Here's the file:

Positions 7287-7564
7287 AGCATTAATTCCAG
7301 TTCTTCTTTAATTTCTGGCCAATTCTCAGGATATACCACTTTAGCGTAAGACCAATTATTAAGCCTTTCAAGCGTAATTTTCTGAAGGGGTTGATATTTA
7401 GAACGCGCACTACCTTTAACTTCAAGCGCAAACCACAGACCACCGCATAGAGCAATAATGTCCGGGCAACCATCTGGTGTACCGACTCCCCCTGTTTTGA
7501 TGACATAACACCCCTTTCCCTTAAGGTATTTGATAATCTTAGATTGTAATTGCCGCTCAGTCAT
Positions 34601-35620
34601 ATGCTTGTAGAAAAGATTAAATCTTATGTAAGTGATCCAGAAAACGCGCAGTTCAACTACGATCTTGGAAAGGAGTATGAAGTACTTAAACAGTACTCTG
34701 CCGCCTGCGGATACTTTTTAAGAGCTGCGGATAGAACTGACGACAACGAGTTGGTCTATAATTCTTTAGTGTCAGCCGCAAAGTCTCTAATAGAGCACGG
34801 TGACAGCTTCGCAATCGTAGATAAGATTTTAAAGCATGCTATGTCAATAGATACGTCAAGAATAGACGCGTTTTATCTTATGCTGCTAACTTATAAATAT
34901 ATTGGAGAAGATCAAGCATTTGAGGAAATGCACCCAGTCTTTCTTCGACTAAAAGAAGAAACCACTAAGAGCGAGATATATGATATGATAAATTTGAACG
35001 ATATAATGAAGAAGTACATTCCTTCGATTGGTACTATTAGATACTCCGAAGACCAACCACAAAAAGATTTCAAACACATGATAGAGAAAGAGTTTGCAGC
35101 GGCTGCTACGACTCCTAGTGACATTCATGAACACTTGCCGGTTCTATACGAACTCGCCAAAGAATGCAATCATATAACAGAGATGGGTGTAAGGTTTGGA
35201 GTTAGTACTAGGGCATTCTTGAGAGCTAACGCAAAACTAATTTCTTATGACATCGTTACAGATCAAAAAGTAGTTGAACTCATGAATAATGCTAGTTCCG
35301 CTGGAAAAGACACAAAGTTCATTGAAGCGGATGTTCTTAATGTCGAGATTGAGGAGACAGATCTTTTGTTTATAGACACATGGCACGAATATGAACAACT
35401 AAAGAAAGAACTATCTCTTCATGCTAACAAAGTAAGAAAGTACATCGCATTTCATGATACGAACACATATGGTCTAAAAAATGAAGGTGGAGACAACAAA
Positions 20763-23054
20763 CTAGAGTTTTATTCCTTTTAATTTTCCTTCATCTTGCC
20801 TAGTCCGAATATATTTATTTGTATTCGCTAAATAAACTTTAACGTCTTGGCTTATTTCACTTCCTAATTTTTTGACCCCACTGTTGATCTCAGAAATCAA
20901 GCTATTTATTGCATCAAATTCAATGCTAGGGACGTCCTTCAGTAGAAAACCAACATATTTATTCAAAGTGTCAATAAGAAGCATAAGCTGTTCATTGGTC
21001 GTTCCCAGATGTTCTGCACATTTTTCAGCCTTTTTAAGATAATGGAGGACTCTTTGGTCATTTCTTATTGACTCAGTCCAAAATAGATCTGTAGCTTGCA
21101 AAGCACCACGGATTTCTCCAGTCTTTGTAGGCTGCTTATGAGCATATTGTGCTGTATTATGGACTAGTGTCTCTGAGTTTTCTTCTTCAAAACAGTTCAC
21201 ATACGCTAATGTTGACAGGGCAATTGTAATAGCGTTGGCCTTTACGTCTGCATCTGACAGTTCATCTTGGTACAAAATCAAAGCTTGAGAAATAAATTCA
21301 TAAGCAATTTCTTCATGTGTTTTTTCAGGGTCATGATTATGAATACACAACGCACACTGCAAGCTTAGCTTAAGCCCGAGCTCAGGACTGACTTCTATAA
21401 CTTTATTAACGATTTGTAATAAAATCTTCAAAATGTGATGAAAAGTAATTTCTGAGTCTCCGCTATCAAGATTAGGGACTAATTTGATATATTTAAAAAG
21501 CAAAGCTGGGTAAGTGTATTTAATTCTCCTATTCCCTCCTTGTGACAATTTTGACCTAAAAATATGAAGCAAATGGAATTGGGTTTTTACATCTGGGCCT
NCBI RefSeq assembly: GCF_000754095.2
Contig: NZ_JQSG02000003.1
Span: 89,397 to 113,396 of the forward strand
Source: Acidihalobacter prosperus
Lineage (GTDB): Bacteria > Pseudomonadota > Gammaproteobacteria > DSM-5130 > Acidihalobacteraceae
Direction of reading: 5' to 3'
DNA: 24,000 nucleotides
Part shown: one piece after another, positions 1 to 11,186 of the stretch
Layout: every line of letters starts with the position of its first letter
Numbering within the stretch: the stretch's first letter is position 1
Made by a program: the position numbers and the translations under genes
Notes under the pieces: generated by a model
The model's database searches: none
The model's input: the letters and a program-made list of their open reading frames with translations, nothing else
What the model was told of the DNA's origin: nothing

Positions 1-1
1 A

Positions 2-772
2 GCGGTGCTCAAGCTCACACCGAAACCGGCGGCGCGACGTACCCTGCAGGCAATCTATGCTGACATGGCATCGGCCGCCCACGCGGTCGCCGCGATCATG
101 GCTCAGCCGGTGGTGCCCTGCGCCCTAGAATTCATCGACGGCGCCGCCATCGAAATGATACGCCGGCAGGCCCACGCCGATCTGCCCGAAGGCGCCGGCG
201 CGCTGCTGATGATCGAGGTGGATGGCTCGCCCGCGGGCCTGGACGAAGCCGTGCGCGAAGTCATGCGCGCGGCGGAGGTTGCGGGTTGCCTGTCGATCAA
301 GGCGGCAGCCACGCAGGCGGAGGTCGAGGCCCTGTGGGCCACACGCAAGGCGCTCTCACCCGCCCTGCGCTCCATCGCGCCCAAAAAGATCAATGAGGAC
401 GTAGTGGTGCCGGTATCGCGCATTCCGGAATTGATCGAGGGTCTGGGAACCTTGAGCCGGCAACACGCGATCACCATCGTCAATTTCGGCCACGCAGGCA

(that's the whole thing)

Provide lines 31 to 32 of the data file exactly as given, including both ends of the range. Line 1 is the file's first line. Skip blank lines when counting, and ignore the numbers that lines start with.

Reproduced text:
Direction of reading: 5' to 3'
DNA: 24,000 nucleotides